Amy J
We all know how music makes us feel, how it stimulates the thought process, how it calms those nerves. We all know how amazing it is to hear your favorite song, how you automatically turn it up and how good you feel after having heard it. If you are a music lover this book is telling you things you already know deep down. It just takes it a step or two further and teaches you to hone the skills you need to allow music to work in beneficial ways for you. Not that music wasn't already working for ...more
Wow, this book is best suited for people who are completely out of touch with themselves, or humanity. Most people know how music effects them, or if they don't know, they subconciously utilize all of the information provided in this book. It's so repetitive too. You use the same technique whether you want to feel calm, alert, happy, or creative. The only thing that changes is the music, duh. The only thing I found interesting about this book was the little blurb about turning your brain waves i ...more
Chris Babcock
It's not that the advice is bad or wrong, it's actually pretty interesting and helpful. For the first chapter. Unfortunately, there's not a true variance in application, even tough the chapters imply so.

Here's the format: describe an emotion or mental state, give examples of how playlists can change or enhance your mood, repeat same directions on making a playlist that have appeared in all previous chapters.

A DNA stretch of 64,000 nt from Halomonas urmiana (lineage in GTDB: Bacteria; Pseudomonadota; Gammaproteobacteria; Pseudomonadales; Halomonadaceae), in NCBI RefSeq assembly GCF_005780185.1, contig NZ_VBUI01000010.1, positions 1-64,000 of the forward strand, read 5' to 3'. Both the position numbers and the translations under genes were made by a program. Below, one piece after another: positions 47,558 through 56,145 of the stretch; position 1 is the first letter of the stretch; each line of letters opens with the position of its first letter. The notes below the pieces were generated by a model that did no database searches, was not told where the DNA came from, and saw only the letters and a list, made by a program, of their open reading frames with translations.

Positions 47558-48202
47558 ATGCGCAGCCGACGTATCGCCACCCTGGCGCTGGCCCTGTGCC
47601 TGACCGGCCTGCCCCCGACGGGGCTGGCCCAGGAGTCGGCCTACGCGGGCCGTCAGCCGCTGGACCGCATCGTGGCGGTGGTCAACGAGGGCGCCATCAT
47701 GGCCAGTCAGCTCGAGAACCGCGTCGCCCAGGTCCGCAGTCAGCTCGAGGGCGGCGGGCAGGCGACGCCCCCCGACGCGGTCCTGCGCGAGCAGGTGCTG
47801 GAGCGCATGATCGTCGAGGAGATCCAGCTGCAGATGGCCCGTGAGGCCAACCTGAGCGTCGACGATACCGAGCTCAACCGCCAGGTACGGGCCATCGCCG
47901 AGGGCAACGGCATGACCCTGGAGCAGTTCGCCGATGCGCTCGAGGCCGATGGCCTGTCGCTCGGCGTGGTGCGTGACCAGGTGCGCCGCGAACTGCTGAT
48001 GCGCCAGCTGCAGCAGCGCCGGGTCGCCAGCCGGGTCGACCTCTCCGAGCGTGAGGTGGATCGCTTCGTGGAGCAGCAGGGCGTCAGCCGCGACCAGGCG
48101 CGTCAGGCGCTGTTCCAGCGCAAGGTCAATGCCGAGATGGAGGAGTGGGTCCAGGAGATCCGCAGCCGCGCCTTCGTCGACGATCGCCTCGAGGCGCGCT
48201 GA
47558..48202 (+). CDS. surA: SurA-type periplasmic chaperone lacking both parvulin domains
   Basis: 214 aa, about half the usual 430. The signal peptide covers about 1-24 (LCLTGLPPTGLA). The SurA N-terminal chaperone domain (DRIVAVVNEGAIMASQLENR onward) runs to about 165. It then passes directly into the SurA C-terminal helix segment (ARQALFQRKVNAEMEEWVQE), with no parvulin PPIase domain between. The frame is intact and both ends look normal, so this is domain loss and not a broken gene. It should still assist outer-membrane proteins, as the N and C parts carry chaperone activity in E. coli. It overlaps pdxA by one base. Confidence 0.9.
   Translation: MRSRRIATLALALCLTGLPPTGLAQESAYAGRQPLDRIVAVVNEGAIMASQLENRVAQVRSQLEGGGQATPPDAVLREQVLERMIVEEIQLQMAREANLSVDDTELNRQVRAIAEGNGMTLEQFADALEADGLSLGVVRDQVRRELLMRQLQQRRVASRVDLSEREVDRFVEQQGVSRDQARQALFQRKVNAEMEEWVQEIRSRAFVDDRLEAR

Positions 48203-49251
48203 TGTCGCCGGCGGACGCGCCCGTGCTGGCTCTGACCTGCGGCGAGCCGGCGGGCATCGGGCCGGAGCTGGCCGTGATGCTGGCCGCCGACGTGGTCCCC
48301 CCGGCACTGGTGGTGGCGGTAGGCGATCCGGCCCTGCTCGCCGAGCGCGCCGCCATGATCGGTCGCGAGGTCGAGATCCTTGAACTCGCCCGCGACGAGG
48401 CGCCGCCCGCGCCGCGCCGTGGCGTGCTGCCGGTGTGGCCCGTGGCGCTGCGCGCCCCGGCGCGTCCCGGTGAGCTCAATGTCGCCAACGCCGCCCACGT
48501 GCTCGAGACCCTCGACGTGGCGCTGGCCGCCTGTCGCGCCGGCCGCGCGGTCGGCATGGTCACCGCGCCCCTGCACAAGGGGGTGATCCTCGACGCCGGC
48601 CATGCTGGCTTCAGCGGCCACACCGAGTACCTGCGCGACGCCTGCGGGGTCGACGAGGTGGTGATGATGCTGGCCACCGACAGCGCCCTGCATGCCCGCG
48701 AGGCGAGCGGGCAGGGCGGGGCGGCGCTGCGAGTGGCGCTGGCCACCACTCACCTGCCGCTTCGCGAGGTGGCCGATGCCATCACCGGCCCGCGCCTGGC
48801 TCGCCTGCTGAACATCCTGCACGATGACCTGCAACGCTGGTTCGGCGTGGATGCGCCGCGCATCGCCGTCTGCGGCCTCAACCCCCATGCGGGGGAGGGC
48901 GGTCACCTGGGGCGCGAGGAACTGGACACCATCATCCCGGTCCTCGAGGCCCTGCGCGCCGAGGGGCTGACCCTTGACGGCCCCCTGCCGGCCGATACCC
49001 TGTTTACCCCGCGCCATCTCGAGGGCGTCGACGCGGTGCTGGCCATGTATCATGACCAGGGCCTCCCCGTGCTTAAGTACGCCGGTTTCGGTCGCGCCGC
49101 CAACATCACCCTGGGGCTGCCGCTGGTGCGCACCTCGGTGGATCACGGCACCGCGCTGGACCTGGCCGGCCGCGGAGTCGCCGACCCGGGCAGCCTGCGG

Read this and took notes in around an hour and a half at the library today. A lot of things resonated with my experience as a musician and a person who has always loved music, but it was interesting to see that there is science behind your favorite music affecting you. Looking forward to making my own playlists and exploring music purposely in the near future.
Rachel Morley
Some interesting concepts but nothing terribly earth shattering or anything that's not common sense. Music is such a huge part of my life, moods, etc.... that I did appreciate looking a bit more deeply at the psychological effects of music, but really, the only thing that really stuck with me from the book were the quotes at the beginning of each chapter.
Kristi Hanson
Lots of common sense stuff, but gave me information on how to customize my playlists a little better. I already construct my playlists to match the mood I may be in, but it helps to think about it a little differently.